At the Storage Networking World conference in Phoenix , Ann Livermore, executive vice president of Hewlett-Packard Co.'s Technology Solutions Group, spoke with Computerworld US about life at the company after Carly Fiorina -- a life that's clearly focused on, among other things, building up HP's services business under an offshore-centric model. What's the buzz at HP now that Mark Hurd has taken over as CEO? The buzz is good. The customer and employee reaction to Mark has been positive. He clearly has a very strong operational background and expertise, and a very deep knowledge of aspects of the computer industry. So he had a good match with the qualifications.
Did the board consult with you before hiring Hurd? The board did not discuss with any of the HP executives who the candidates were, because that's quite confidential to all of the candidates -- they're in responsible business positions at other firms. Once anyone knows, it starts spreading, no matter who the anyone is. So I think our board did a nice job keeping the candidate list confidential.
How did you learn that Carly would be leaving, and were you surprised by the news? That's really an internal HP set of things, so I don't want to go there. But clearly it was managed very well in terms of our board and the way we handled the communication.
You were widely considered a top contender for the spot. Did the board approach you at any point to discuss your candidacy? We're not making any comments on who were candidates and who weren't, or the speculation associated with it. But I will tell you I think they made a good choice.
There's been a lot of speculation about whether it would make sense for HP to split up. What's your take on that? The company is focused on making sure we create good shareholder value. [Splitting up the company] is one option some analysts like. We believe that we've got a really strong portfolio, and there's value in the portfolio. We just have an opportunity to execute better and more consistently than we have.
The focus of HP is more around maximizing the value of what we've got, and not so much on what do you choose to spin off or keep.
I've expressed the opinion in my column that HP needs a more compelling Linux strategy, and to that end it ought to acquire Novell. What's your reaction to that? If you look at HP's Linux position today, we're No. 1 in market share in both revenue and units, so we must be doing something right. Those are any numbers that you look at -- IDC, Gartner, everybody who has published a market share report.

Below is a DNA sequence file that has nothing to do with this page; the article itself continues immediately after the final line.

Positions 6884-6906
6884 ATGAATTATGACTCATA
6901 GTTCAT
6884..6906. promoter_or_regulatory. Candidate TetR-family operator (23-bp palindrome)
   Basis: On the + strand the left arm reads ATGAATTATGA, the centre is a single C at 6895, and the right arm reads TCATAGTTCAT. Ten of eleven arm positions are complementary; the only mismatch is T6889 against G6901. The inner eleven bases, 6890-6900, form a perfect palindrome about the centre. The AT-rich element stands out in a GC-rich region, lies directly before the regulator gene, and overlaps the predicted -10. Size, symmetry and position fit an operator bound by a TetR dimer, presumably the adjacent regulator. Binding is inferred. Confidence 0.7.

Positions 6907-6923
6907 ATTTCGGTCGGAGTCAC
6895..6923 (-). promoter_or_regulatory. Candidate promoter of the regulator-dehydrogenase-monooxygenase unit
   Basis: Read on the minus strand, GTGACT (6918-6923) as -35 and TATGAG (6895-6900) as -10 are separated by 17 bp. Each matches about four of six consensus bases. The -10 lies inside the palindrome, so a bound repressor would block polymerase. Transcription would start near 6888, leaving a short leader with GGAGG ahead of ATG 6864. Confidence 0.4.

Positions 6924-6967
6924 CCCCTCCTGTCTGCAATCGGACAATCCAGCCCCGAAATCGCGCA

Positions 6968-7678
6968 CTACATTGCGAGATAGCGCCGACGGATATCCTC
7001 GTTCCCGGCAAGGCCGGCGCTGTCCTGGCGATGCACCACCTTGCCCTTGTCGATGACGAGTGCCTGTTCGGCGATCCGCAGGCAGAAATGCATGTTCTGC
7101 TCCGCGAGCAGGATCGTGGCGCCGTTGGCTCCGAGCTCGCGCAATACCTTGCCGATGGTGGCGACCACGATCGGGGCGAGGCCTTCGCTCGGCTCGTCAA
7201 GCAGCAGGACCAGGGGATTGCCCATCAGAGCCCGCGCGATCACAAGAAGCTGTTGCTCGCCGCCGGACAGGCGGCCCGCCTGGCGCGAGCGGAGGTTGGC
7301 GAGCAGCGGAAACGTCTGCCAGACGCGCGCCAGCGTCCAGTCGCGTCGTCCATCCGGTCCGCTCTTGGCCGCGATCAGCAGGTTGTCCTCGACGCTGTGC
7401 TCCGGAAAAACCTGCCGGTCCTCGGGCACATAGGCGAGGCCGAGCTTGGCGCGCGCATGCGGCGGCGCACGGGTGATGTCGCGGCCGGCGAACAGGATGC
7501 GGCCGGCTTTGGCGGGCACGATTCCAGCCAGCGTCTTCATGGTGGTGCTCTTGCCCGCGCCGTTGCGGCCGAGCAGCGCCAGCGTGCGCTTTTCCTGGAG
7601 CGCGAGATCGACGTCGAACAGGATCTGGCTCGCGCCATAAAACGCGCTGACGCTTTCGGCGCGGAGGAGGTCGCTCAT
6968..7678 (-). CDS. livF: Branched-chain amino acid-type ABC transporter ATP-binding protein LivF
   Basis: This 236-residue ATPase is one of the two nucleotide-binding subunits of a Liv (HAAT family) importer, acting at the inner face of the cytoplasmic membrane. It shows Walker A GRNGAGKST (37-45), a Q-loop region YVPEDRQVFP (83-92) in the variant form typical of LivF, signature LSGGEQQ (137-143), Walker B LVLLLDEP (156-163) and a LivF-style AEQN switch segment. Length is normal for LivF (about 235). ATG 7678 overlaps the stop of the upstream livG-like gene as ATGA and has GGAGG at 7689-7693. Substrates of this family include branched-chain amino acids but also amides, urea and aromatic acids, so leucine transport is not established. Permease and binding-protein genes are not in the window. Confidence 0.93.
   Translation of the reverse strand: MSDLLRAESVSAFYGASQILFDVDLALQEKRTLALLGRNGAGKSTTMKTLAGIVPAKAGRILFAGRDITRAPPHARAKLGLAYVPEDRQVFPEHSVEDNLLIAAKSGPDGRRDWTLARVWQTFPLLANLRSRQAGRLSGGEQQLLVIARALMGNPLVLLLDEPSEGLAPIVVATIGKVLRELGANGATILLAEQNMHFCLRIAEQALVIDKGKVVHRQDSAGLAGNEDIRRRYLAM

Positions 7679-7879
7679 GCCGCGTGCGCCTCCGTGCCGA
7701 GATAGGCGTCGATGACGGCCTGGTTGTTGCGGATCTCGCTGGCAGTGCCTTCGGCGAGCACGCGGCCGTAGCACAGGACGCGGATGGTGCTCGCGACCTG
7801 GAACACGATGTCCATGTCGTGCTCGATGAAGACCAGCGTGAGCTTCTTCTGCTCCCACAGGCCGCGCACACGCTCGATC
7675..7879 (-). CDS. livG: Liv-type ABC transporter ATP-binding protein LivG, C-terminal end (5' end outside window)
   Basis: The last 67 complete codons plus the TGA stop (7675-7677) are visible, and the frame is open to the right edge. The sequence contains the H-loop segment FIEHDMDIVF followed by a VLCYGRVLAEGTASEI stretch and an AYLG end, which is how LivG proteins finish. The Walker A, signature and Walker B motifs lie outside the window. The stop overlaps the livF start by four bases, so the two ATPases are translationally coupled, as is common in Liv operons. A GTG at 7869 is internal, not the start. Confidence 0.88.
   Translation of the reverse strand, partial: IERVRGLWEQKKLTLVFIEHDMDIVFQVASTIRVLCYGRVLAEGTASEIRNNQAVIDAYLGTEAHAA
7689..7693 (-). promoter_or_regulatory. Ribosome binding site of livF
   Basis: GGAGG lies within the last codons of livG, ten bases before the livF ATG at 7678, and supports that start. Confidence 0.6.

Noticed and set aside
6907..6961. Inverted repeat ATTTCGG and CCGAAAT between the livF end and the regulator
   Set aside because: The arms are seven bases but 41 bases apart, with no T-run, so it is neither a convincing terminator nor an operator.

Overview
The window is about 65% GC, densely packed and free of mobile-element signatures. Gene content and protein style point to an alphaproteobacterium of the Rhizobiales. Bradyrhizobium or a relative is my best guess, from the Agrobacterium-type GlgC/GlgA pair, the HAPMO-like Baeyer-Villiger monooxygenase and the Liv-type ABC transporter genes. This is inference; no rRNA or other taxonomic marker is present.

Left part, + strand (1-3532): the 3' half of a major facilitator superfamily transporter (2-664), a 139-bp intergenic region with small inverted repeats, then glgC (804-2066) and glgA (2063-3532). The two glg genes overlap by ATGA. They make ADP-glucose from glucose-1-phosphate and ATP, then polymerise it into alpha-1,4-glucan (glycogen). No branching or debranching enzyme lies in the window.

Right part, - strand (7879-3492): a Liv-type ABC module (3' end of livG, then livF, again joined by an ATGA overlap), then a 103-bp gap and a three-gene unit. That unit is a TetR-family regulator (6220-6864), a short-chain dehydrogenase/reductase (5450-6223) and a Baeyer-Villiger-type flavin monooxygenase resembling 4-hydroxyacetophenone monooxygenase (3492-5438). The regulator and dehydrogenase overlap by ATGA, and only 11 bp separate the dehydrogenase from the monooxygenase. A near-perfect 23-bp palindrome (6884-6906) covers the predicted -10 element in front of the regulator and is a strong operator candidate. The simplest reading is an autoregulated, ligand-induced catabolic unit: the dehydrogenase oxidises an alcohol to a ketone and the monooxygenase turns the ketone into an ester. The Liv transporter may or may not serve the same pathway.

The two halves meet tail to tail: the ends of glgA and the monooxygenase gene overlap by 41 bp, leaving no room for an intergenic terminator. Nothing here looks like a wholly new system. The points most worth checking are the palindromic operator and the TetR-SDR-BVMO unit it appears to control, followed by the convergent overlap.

One of the really powerful things we've done with Linux is to create a set of reference architectures. When you think about what CIOs have to deal with, one of the issues is being able to ensure that the whole stack works together. So we've done a lot of the same kind of work-around Linux as we've done around our Unix-based environments.
We have thousands and thousands of support contracts, so we've got a nice customer support business around Linux.
Where do you see your HP-UX business heading in relation to your Linux business? The market rates around Unix are in the low single digits. But the RISC market is a US$20 billion market. So a $20 billion market growing at 2 percent to 3 percent, if you can take share, it's still a very attractive market. Linux is the smallest but fastest-growing segment. We're focused equally on Unix, Windows and Linux.
If it had been your call, would you have acquired the consulting arm of PricewaterhouseCoopers back in 2000 when that was under consideration? I was certainly involved in the discussions. At that point, their valuation was too high. So it was a good thing for HP not to try to consummate a deal at that point, because all of the systems integrators were at much higher market valuations, then they dropped over the three or four years after that.